Over the years, Google has added all kinds of security features into Chrome through its Safe Browsing service. It can warn you when you are surfing to a site that it deems unsafe, like malware and phishing sites, but also when you are about to download software from known malware sites. Starting today, Google is expanding this program to include downloads of “deceptive software,” that is programs that pretend to be helpful but actually make changes to your operating system or browser.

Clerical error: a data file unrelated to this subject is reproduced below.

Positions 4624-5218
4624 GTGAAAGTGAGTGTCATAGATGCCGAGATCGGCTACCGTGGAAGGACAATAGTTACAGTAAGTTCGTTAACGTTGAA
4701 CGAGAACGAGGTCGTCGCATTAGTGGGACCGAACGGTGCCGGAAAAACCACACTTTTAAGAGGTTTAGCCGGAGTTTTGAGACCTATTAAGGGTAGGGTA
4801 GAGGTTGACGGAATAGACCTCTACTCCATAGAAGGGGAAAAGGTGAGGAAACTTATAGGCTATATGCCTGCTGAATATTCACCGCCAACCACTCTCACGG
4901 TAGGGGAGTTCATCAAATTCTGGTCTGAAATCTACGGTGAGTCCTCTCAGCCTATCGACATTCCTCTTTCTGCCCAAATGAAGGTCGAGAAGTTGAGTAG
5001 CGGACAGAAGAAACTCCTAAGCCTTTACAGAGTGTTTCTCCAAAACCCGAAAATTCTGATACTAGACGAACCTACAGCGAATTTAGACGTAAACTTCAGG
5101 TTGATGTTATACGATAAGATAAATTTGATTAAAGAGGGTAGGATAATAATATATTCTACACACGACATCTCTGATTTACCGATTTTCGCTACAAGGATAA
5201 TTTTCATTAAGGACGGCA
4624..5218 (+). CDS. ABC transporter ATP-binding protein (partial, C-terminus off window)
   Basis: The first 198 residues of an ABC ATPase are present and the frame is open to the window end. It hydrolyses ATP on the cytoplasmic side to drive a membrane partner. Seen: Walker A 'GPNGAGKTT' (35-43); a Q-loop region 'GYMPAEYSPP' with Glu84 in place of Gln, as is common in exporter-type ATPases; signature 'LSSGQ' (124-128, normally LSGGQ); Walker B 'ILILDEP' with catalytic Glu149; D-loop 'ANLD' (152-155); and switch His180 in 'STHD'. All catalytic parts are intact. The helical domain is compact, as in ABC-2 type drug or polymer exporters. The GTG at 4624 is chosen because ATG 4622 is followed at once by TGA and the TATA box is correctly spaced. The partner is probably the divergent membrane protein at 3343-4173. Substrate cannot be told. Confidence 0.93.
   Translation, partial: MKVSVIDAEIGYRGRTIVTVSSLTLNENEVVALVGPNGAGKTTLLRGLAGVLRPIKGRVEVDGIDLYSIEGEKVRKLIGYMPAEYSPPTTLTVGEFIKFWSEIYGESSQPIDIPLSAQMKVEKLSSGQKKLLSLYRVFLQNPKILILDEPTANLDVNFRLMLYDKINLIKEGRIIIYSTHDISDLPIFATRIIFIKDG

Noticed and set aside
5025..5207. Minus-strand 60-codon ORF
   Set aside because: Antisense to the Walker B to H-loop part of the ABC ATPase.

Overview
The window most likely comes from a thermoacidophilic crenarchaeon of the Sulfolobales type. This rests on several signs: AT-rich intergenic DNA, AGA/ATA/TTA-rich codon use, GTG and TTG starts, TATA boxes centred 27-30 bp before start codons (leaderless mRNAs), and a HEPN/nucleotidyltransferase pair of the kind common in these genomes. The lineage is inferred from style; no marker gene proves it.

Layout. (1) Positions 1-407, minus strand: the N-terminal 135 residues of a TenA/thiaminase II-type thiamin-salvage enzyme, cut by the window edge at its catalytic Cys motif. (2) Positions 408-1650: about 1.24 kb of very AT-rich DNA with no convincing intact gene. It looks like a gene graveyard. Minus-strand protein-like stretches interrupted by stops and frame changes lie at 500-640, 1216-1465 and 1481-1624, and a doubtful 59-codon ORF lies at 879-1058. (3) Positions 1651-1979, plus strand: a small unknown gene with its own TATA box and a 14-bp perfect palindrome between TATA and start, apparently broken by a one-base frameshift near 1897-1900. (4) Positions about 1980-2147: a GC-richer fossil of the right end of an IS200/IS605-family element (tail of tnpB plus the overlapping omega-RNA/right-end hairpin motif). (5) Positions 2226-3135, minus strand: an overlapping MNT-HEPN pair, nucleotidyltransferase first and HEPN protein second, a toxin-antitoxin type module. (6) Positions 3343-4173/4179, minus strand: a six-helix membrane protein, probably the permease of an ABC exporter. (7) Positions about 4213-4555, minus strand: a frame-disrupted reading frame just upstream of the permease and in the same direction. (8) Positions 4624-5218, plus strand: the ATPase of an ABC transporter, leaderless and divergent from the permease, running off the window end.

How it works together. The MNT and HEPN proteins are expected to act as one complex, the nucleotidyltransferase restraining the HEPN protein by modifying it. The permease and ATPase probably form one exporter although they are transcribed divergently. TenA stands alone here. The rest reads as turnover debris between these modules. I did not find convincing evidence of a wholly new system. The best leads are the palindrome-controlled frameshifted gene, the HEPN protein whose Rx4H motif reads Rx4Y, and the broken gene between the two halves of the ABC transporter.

Typically, those kind of programs try to change your browser homepage, for example, or install some kind of adware.
Whenever Google detects this kind of download, it will now throw its usual Safe Browsing warning. At that point, you can either abort the download or, if you are feeling frisky with your IT safety, throw caution to the wind and download it anyway.
Google says it is currently showing about three million Safe Browsing warnings per week and in total, it protects 1.1 billion people. That sounds like a lot, but it includes all Chrome users and anybody who uses an alternative browser or app that uses the Safe Browsing API.